From a Japanese grocery store to online classes, restaurants look for new ways to create revenue

Credit: Ron Hsu

Credit: Ron Hsu

One chef uses Zoom to teach students how to make his Chinese-Malaysian mother’s steamed dumplings. The charge is $50.

An entrepreneurial restaurant owner opens a small grocery store in the basement of his 14th Street Japanese eatery, offering Asian ingredients for home cooking.

A family-owned restaurant group that traditionally focused on Spanish and Italian cuisine brings in a New York chef to do a sushi pop-up. Planned as a short-term project, the omakase experience is so well received it spawns a new restaurant.

Welcome to the world of restaurant-industry survival in the age of COVID-19. Faced with grim sales and an uncertain future, a clever contingent of Atlanta chefs and restaurateurs has devised new ways to make money and keep employees on the payroll.

Everywhere you look, restaurants have fashioned pop-ups, in-store markets, wine boutiques, virtual cooking events and, in some cases, new stand-alone businesses. Here’s a look at some of the more intriguing innovations.

ExploreMetro Atlanta restaurants go beyond dine-in, takeout with markets


Working with Table 22, a firm that helps hospitality clients develop patrons, chefs Ron Hsu and Aaron Phillips launched an exclusive, members-only club for fans of their high-end, tasting-menu restaurant.

For monthly dues of $25 (home chef level) and $75 (VIP level), clients get access to online cooking classes, original recipes, a monthly bottle of wine, special events and other perks. “We have about 30 members, and, yes, we are making a little money,” Hsu said.

The Lazy Betty staff produces the Zoom courses. So far, they’ve staged two cocktail classes, a pasta carbonara tutorial and a segment with Hsu cooking his mother Betty’s pork and shrimp dumplings. “It gives them a chance to ask questions and get their hands dirty,” Hsu said. While the online classes are free for VIP club members, anybody can sign up, for a fee.

Hsu, who has seen revenues dip by as much as 70%, said: “When numbers are down this much, you have to claw and scratch everywhere you can to stay afloat.”


In April, Wagaya owner Takashi Otsuka started selling Japanese beer, sake, snacks, frozen dumplings and desserts out of Chirori, his 14th Street restaurant, which had been shuttered by COVID-19.

Credit: Wendell Brock

Credit: Wendell Brock

To his surprise, customers starting requesting unusual Japanese items, like natto and yamaimo (yam). He knew then that his patrons weren’t just interested in a Japanese convenience store, but, rather, a carefully curated Asian market.

By August, the new, expanded Wagaya Groceries had opened on the lower level of Otsuka’s Wagaya restaurant next door. Today, it offers more than 1,000 Asian products, including fresh fruits, vegetables, prepared foods and sashimi-grade fish for making sushi at home.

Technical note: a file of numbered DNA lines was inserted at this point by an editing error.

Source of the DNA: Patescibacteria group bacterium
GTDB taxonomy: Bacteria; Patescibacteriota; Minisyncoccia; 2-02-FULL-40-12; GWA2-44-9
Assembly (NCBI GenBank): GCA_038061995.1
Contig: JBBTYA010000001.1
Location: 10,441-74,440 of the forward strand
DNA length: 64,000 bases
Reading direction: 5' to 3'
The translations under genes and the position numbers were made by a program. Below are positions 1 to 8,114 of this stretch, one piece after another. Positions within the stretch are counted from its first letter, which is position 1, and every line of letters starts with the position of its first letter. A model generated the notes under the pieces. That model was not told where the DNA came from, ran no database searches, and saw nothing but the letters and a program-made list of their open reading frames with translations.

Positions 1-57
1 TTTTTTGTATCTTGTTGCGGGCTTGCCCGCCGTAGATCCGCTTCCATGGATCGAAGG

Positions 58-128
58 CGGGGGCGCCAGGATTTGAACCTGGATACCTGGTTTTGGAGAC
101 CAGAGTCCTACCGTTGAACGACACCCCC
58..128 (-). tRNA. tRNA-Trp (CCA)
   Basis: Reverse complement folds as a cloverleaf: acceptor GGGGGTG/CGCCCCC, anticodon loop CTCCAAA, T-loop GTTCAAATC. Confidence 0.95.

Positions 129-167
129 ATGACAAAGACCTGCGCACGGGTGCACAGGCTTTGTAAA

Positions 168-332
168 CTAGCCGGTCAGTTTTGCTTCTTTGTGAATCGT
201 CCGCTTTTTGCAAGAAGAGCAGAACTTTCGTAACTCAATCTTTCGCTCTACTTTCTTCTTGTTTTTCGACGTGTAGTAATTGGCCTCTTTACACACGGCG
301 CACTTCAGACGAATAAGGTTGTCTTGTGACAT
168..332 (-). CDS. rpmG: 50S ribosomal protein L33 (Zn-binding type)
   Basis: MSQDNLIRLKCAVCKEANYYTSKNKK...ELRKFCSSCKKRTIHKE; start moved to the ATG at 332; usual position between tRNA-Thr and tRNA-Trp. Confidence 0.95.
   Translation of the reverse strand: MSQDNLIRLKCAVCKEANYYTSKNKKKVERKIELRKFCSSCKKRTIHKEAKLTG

This has helped him rehire old employees and add new ones, including a single mother of four who manages the grocery. At the same time, Chirori — originally a high-end spot for sake and robata pairings — has relaunched with four new employees and a more approachable menu of yakitori and kushikatsu (breaded and deep fried skewers).

Credit: Wendell Brock

Credit: Wendell Brock

“It’s becoming like Little Tokyo in west Midtown, having three Japanese businesses in one building,” said Otsuka, a native of Saitama, Japan. “It’s a great ripple effect, where one customer becomes the customer of the other business.”

Just recently, a group of Japanese-culture lovers drove in from Macon. First, they had lunch at Wagaya. Then, they retired to the store downstairs to do a little shopping.


When the pandemic hit in March, Federico Castellucci III had a guiding mantra: “Basically, ‘adapt or die’ was my mentality from the very beginning,” said the president and CEO of the family-owned Castellucci Hospitality Group, which runs seven Atlanta restaurants, including Sugo in Johns Creek, Iberian Pig in Decatur and Buckhead, and Bar Mercado at Krog Street Market.

His marching orders to managers and chefs: Think outside their cuisine. “Just forget the name on the restaurant. We are not Spanish tapas or Basque or Italian. Make the food that people want. Make food that travels well. Make food that comforts people, and let’s do it in such a way that works for e-commerce.”

Credit: Heidi Harris

Credit: Heidi Harris

From this edict came a series of pop-ups at Cooks & Soldiers, including Castellucci & Sons Steakhouse and a Yom Kippur family meal. But, the one that stuck was Mujo, a high-end omakase sushi experience from New York chef J. Trent Harris. The to-go-only endeavor was so successful that the Castelluccis plan to open a permanent Mujo restaurant.

Castelluci won’t say where, but a space has been identified on the Westside, near Cooks & Soldiers, and two more sushi chefs have been recruited from New York. “It’s kind of insane to be opening one of the most expensive restaurants in the city of Atlanta in the middle of a pandemic," Castellucci said.

And, yet, for him, it’s a passion project, something unique to the city, and a way to help his company navigate these extraordinary times.

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